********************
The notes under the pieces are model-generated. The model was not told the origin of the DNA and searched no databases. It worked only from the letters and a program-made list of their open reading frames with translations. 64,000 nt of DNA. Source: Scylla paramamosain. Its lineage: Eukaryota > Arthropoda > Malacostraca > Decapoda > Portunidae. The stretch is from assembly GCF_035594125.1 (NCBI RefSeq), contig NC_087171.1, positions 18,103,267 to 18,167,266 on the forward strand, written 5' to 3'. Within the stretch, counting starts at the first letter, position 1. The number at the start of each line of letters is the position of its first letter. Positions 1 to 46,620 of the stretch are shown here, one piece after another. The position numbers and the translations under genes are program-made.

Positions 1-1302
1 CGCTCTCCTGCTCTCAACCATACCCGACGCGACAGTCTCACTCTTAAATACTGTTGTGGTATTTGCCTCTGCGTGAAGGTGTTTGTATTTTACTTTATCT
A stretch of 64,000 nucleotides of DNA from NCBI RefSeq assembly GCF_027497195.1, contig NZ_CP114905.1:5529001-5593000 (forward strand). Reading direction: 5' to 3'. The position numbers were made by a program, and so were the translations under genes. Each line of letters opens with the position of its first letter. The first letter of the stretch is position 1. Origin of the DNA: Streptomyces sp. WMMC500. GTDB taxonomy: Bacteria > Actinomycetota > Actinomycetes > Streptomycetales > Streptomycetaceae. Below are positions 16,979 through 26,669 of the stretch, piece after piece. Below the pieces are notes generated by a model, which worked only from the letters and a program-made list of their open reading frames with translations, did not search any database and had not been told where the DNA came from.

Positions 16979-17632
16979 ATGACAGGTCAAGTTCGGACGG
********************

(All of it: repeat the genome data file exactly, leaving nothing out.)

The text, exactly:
The notes under the pieces are model-generated. The model was not told the origin of the DNA and searched no databases. It worked only from the letters and a program-made list of their open reading frames with translations. 64,000 nt of DNA. Source: Scylla paramamosain. Its lineage: Eukaryota > Arthropoda > Malacostraca > Decapoda > Portunidae. The stretch is from assembly GCF_035594125.1 (NCBI RefSeq), contig NC_087171.1, positions 18,103,267 to 18,167,266 on the forward strand, written 5' to 3'. Within the stretch, counting starts at the first letter, position 1. The number at the start of each line of letters is the position of its first letter. Positions 1 to 46,620 of the stretch are shown here, one piece after another. The position numbers and the translations under genes are program-made.

Positions 1-1302
1 CGCTCTCCTGCTCTCAACCATACCCGACGCGACAGTCTCACTCTTAAATACTGTTGTGGTATTTGCCTCTGCGTGAAGGTGTTTGTATTTTACTTTATCT
A stretch of 64,000 nucleotides of DNA from NCBI RefSeq assembly GCF_027497195.1, contig NZ_CP114905.1:5529001-5593000 (forward strand). Reading direction: 5' to 3'. The position numbers were made by a program, and so were the translations under genes. Each line of letters opens with the position of its first letter. The first letter of the stretch is position 1. Origin of the DNA: Streptomyces sp. WMMC500. GTDB taxonomy: Bacteria > Actinomycetota > Actinomycetes > Streptomycetales > Streptomycetaceae. Below are positions 16,979 through 26,669 of the stretch, piece after piece. Below the pieces are notes generated by a model, which worked only from the letters and a program-made list of their open reading frames with translations, did not search any database and had not been told where the DNA came from.

Positions 16979-17632
16979 ATGACAGGTCAAGTTCGGACGG